The unemployment rate is higher for people from a BAME background than from a White background, although the rate varies considerably by ethnic group. This short paper summarises trends in unemployment rates and looks at how rates vary by ethnicity, age and gender.Jump to full report >>
The (seasonally adjusted) UK unemployment rate was 3.8% in January-March 2019. The rate was 3.4% for people from a White background compared to 6.9% for people from BAME (Black, Asian and Minority Ethnic) backgrounds, although there was substantial variation between different ethnic minority groups.
The unemployment rates for people from both White and BAME background are currently at historically low levels, and are below the rates seen prior to the economic downturn in 2008.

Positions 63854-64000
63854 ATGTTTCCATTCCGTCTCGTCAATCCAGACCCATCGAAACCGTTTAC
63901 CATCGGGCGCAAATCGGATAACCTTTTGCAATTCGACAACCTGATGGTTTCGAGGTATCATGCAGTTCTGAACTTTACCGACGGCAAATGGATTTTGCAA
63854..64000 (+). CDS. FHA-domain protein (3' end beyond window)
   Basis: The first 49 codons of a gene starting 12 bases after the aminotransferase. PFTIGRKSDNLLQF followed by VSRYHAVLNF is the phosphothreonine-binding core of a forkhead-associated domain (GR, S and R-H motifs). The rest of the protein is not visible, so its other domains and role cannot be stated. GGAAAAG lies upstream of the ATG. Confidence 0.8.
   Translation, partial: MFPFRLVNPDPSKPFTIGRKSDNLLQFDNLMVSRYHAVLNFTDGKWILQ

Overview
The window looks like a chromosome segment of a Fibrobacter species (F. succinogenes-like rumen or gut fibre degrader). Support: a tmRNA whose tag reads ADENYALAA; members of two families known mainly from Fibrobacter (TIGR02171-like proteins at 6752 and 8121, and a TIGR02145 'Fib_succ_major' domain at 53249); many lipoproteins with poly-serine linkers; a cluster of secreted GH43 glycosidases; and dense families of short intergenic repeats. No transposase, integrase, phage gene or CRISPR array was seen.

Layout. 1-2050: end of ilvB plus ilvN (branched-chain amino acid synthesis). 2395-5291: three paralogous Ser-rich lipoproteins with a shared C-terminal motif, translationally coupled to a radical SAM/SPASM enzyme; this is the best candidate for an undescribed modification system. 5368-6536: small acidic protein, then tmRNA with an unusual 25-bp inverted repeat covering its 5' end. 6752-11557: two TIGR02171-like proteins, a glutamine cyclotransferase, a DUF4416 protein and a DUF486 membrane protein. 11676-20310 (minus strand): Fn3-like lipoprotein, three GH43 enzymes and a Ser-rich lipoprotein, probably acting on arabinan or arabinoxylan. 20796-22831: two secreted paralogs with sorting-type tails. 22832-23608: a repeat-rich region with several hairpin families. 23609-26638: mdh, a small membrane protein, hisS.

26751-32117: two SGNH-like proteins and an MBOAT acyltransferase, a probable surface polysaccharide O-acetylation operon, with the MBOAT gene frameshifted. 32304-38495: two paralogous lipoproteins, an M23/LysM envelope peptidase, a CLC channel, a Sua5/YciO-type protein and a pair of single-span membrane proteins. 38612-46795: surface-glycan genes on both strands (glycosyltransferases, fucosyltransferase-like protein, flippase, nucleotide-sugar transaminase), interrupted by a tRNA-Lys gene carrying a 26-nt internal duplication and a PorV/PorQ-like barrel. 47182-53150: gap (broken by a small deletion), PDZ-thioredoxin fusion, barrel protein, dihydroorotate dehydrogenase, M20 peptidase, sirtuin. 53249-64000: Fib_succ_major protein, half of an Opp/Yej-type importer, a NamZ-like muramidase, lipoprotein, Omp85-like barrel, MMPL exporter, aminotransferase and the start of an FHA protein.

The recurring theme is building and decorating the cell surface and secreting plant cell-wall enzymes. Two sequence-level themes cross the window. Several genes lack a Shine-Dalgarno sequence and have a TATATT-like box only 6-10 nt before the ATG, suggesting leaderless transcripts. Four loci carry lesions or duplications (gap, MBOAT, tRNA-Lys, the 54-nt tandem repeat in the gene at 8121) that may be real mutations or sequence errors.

Following the downturn there was an increase in unemployment rates across ethnic groups. The unemployment rate for people from a White background reached a peak of 7.8% in 2011 while the rate for people from BAME backgrounds increased to a peak of 14.7% in 2009. The rate for those from BAME background has more than halved since 2009.
Unemployment rates by ethnic background: UK, 2002-18
In the 12 months to June 2018, the unemployment rate was highest for people from a Bangladeshi background (13%), followed by those from a Pakistani or Black background (9%). The unemployment rates for people from Indian or Chinese backgrounds was similar to that for White people.